Saturday, June 4, 2016

I am heartbroken. I am preparing to leave for Costa Rica this afternoon but had to write this before I got out of here. I owe my champion that much.

Muhammad Ali gone. I’m trying to wrap my head around this loss. This loss of not just a sports icon, although surely he was that; not just the loss of one fine brutha, because he was undeniably that too; not just the loss of a political lightening rod because lawd knows he fit that bill; but the loss of an era because he represented the best of a time that was so affirming for so many of us African people.

Muhammad Ali burst on the scene as a young, brash, self assured sho nuff brother at a time when Black people all over the world so needed a voice that spoke loudly and confidently. His metamorphosis from Negro to Black represented that of an entire Black World and in so many ways helped us all stand a little more firmly on a Black ideological platform. As a striving artist trying to define a Black aesthetic in my work, I know I felt a certain kinda way looking at this fine black brother stand up to the white power structure and refuse to fight their war. I know I puffed up just a little more when he refused to be subservient to the white journalistic world and spit back at them retorts that made their heads spin, never letting them put him in some “dumb boxer” box. I can still recall how proud I felt that this King of the athletic world wasn’t afraid to have strong political views that didn’t include kowtowing to white folks and extolled loving your blackness because all of us needed to be reminded of this daily in order to stay strong in racist America.

Muhammad Ali was a complex man; a man who many didn’t realize was a latent artist. Like his father, he loved making art, and like his father, was never directed/allowed to follow that path. I wonder what would have happened had he been encouraged to follow his talent in art rather than boxing. According to his biographers, art and physical education were the only two subjects he did well in as a student in school (I suspect he had dyslexia, a learning difference that didn’t get much attention until long after Ali had graduated). When I saw some of Ali’s work a while back it was evident that he had a keen eye for design and color and his comical piece depicting the epic Ali-Liston fight had a nice political bite, I couldn’t help but to wonder if Ali wouldn’t have been at the forefront of the Black Arts Movement were his art aspirations realized. I saw an interview with artist Layla Ali (no relation to Muhammad Ali but ironically having the same name as his daughter albeit spelled differently) where she explained her need to make art. She said, and I’m paraphrasing, that essentially she had to make sense out of the electrical/spiritual energy that was rolling around in her head vis-à-vis artmaking or someone would get hurt!  What would have happened if Muhammad Ali had made that journey into his creative energy persona rather than his athletic energy persona? I wonder if his world of hurting someone physically would have been one of hurting someone psychically? 

I know this is a conversation that is veering way off the course of talking about Muhammad Ali’s life as a Black Icon, but is it really?  When I think of the power of art to shape society, I think of why so many African people are never encouraged to follow that path. I think of how young Black boys throughout urban America (who are just like young Cassius Clay) can demonstrate ability in the arts but not have that cultivated in favor of pumping them up as athletes. I think how they can be used as athletic pawns in the game of professional sports only to be discarded once past their prime, and left with nothing to renew their humanness so they self-destruct.  Muhammad Ali was one of the lucky ones in so much as he at least wasn’t left broke at the end of his usefulness to the sports world. But he was left physically broke and in some ways was defanged because his ability to articulate verbally was no longer possible and his disease rendered him incapable of pursuing his creative side. What would Muhammad Ali the painter be telling us if he were articulating the political views of the Ali I so love? How potent would his visual messages be to us about what it means to be Black in a time when #blacklivesmatter is the hashtag of the era?  Granted, he may never have reached the worldwide stage as an artist and therefore not gained the platform to influence in the way that he did as an athlete, but I can’t help thinking that someone with his charisma and self-assuredness would have made his mark in a big way, no matter what the limitations inflicted by the so-called mainstream artworld.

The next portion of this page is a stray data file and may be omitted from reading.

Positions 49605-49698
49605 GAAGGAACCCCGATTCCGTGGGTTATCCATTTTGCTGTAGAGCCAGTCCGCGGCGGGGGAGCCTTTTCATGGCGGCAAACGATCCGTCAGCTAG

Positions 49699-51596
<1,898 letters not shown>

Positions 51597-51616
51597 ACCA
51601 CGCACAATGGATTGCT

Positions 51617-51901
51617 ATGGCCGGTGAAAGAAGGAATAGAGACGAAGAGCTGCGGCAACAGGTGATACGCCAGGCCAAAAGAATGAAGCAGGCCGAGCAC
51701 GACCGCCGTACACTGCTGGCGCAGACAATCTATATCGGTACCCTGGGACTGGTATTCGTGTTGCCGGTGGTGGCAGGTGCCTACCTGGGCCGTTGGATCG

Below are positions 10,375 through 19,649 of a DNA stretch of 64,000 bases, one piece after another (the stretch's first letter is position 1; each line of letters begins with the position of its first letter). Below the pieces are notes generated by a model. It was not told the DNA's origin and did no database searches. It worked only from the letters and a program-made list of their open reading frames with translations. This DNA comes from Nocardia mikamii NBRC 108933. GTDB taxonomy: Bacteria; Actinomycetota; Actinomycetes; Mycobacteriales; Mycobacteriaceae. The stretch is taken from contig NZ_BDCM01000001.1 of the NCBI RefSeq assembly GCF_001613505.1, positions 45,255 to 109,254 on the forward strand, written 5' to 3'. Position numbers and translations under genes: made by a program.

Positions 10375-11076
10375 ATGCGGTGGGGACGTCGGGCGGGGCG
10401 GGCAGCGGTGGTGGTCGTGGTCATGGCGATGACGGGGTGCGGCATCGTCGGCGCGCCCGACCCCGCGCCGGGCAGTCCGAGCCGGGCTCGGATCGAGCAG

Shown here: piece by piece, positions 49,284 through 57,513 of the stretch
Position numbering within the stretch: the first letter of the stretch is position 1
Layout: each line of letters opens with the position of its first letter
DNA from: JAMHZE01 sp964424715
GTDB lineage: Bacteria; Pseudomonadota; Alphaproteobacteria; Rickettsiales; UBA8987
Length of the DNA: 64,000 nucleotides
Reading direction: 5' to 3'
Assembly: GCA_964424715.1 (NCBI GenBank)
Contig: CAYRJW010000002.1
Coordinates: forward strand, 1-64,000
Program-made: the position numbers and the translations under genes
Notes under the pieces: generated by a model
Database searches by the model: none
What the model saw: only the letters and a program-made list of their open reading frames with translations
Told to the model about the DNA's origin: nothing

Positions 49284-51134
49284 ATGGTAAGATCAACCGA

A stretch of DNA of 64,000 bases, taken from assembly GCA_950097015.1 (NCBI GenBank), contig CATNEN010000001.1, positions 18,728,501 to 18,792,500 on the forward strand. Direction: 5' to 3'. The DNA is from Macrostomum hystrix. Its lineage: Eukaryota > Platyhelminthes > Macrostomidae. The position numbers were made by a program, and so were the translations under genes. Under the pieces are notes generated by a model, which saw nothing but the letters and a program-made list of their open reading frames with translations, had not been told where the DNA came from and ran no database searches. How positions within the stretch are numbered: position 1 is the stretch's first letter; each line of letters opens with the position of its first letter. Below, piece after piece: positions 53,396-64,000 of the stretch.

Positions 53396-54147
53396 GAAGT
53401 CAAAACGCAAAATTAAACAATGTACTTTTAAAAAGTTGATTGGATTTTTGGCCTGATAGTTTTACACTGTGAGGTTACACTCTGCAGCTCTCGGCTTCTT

A great athlete is gone, of that there is no question. I mourn his passing as much as I mourn the passing of all our Black champions of justice. But I also mourn the fact that Muhammad Ali was never given the chance to express himself any way except through his physical prowess in a country that devalues the creative impulse of African people save that which white America can capitalize on financially.  I mourn the fact that Muhammad Ali may have been just as valuable to Black America as an artist as he was an athlete. Rest in Peace Brother Ali. You deserve your rest.

Vicki Meek is a retired arts manager, a practicing artist and activist splitting her time between Dallas & Costa Rica. She writes a blog Art & Racenotes and a column ART-iculate for, both exploring issues around race, politics and the arts. Contact her at

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